Buy the book here on Amazon.

Design Anthropology: Object Cultures in Transition 2nd Edition

by Alison Clarke (Editor)

Design Anthropology Object Cultures in TransitionDesign Anthropology brings together leading international design theorists, consultants and anthropologists to explore the changing object culture of the 21st century.

Decades ago, product designers used basic market research to fine-tune their designs for consumer success. Today the design process has been radically transformed, with the user center-stage in the design process. From design ethnography to culture probing, innovative designers are employing anthropological methods to elicit the meanings rather than the mere form and function of objects. This important volume provides a fascinating exploration of the issues facing the shapers of our increasingly complex material world.

The text features case studies and investigations covering a diverse range of academic disciplines. From IKEA and anti-design to erotic twenty-first-century needlework and online interior decoration, the book positions itself at the intersections of design, anthropology, material culture, architecture, and sociology.

Buy the book here on Amazon.

Design Anthropological Futures

by Rachel Charlotte Smith (Editor),‎ Kasper Tang Vangkilde (Editor),‎ Mette Gislev Kjaersgaard (Editor),‎ Ton Otto (Editor),‎ Joachim Halse (Editor),‎ Thomas Binder (Editor)

Design Anthropological FuturesA major contribution to the field, this ground-breaking book explores design anthropology’s focus on futures and future-making. Examining what design anthropology is and what it is becoming, the authors push the frontiers of the discipline and reveal both the challenges for and the potential of this rapidly growing transdisciplinary field.

Divided into four sections – Ethnographies of the Possible, Interventionist Speculation, Collaborative Formation of Issues, and Engaging Things – the book develops readers’ understanding of the central theoretical and methodological aspects of future knowledge production in design anthropology. Bringing together renowned scholars such as George Marcus and Alison Clarke with young experimental design anthropologists from countries such as Denmark, Sweden, Austria, Brazil, the UK, and the United States, the sixteen chapters offer an unparalleled breadth of theoretical reflections and rich empirical case studies.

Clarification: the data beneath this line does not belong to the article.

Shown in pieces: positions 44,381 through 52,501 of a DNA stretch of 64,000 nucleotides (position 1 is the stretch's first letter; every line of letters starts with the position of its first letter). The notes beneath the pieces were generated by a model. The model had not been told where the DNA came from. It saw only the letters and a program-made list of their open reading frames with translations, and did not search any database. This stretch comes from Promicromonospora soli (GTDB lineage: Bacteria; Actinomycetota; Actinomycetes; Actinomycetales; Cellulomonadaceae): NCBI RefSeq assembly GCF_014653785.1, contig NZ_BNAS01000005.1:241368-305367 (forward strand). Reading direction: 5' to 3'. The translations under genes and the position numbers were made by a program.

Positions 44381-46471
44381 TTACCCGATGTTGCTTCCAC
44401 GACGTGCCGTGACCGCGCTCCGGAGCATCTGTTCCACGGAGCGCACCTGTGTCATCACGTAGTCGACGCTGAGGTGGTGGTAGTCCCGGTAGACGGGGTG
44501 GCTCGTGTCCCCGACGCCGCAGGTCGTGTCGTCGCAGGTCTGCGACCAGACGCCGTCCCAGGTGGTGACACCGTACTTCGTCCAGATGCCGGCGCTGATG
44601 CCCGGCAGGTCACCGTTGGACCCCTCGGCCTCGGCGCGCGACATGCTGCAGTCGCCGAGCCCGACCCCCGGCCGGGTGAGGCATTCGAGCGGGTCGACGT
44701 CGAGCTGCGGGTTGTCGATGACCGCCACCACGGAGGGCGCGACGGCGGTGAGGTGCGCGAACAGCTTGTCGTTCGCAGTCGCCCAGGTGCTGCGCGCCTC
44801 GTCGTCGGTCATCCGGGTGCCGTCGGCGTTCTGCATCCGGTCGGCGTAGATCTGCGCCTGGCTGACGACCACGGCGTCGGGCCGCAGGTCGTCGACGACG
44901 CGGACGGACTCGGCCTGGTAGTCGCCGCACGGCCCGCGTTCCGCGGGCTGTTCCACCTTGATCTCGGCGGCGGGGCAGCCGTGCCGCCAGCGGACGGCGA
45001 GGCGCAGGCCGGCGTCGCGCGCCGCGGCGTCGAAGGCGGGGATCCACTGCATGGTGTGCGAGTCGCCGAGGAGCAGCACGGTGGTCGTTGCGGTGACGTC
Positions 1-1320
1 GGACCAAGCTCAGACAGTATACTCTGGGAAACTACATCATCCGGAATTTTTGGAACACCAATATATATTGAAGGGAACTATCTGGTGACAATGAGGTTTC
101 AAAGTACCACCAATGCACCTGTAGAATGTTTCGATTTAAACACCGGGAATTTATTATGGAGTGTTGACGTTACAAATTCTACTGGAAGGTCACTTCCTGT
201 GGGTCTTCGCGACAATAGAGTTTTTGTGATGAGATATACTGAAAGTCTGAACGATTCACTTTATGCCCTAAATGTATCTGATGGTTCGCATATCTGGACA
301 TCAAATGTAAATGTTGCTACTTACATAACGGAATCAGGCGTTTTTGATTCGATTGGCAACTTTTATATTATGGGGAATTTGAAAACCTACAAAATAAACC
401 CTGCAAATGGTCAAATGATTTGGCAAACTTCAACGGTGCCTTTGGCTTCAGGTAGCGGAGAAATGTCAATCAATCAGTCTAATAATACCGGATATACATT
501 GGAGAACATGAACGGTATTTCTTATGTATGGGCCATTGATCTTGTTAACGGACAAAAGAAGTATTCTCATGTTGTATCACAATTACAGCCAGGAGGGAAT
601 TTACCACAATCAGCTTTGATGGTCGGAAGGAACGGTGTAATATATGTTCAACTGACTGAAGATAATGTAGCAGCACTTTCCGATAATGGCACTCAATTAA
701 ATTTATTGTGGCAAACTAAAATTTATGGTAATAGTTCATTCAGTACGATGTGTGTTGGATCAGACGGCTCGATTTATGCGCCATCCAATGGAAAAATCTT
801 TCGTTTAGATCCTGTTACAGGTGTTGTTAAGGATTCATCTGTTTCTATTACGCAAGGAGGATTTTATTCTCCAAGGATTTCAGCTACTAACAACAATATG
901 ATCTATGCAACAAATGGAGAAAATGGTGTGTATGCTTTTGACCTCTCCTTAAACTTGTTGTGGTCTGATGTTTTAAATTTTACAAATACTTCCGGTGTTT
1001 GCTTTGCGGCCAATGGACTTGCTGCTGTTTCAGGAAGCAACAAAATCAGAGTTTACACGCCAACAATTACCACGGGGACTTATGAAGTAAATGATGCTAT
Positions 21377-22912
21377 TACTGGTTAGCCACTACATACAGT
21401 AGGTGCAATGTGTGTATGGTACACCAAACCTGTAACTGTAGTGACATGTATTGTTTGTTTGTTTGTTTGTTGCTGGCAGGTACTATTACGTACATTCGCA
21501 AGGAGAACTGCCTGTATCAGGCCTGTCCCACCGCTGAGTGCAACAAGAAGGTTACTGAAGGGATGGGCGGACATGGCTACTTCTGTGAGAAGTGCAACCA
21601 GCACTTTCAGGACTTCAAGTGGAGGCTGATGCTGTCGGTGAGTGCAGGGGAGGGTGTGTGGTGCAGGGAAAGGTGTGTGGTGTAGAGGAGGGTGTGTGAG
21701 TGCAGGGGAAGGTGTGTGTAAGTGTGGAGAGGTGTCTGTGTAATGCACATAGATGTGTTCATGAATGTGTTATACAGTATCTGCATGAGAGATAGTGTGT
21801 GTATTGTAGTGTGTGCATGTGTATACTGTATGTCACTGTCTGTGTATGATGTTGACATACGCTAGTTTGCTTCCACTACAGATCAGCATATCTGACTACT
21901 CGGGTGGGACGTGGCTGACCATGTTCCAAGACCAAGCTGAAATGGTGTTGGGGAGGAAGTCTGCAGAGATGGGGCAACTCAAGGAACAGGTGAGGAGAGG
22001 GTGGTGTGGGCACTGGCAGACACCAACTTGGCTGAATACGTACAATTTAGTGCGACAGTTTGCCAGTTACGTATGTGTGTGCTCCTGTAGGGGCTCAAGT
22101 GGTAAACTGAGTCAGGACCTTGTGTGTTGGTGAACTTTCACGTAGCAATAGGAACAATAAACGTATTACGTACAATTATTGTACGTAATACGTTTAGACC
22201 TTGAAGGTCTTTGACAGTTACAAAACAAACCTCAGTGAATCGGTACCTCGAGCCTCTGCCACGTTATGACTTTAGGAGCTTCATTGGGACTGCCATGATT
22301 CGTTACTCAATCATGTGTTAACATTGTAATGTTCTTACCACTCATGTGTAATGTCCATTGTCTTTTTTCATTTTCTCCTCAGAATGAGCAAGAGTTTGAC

Written by those at the forefront of the field, Design Anthropological Futures is destined to become a defining text for this growing discipline. A unique resource for students, scholars, and practitioners in design anthropology, design, architecture, material culture studies, and related fields.

Buy the book here on Amazon.

Design Anthropology Articles

If you are looking for more content, check out these articles which are inspired by design anthropology.

Renewing Our Practice: Preparing the next generation of practitioners

Susan Squires & Alexandra Mack

Abstract: A key aspect of renewal is disciplinary renewal through the addition of new practitioners, who can bring revitalization to our practice. To successfully land their first job, today’s new practitioners need practical, relevant basic skills and knowledge, which they can acquire through a range of training programs. In this paper, we reflect upon the significant methodological, interpretive, ethical implications of such training programs for ethnographic praxis in industry. How they evolve and change the work, how new knowledge is created in the field and what that may mean for the future renewal of our practice begins with how they are trained.

October 2012 EPIC Ethnographic Praxis in Industry Conference

DOI: 10.1111/j.1559-8918.2012.00030.x

Design Anthropology

Christina Wasson

Introduction: What will the world look like when half the cars on the road are autonomous vehicles, when the driver is a robot and the humans are passengers? How will the human drivers and the robot drivers communicate with each other? What will people do during their commute when their car drives itself? What groups of people will lose out in a world with autonomous vehicles (AVs), and who will benefit? These are all questions that design anthropologists are actively exploring, as they work for a variety of automotive companies and consulting firms

September 2016 General Anthropology

DOI: 10.1111/gena.12013

Participant observation, anthropology methodology and design anthropology research inquiry

Wendy Gunn & Louise Løgstrup

Abstract: Within the design studio, and across multiple field sites, the authors compare involvement of research tools and materials during collaborative processes of designing. Their aim is to trace temporal dimensions (shifts/ movements) of where and when learning takes place along different sites of practice. They do so by combining participant observation, anthropology methodology and design anthropology research inquiry, engaging with practice based explorations to understand if methods and methodologies, understood as being central to anthropological inquiry, can be taught to interaction design engineering students studying in an engineering faculty and engineers working in an energy company. They ask: how do you generate anthropological capacities with interaction design engineering students engaged in engineering design processes and employees of an energy company setting out to reframe their relation with the private end user? What kind of opportunities can engaging with collaborative processes of designing offer for both designing and anthropological research inquiry simultaneously?